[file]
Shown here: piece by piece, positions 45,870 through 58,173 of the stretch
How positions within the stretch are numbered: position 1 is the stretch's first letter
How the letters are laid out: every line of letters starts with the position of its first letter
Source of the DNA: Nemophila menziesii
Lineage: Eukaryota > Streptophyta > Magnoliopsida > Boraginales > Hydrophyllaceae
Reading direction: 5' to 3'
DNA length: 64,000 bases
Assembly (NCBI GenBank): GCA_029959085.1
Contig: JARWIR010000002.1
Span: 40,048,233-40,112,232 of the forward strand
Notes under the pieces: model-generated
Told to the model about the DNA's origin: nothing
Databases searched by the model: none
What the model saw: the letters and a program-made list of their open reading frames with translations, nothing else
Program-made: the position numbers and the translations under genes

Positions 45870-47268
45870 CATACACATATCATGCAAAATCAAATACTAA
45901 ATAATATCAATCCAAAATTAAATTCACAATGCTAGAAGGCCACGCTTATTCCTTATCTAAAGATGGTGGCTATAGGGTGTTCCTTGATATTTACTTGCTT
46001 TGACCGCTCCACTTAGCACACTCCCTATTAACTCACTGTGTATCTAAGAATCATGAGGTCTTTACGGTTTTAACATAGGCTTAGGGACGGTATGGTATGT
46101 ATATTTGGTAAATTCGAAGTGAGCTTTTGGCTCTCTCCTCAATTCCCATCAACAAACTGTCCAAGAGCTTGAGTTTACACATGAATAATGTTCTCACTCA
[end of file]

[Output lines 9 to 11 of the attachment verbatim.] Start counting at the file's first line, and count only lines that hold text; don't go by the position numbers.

Contig: JARWIR010000002.1
Span: 40,048,233-40,112,232 of the forward strand
Notes under the pieces: model-generated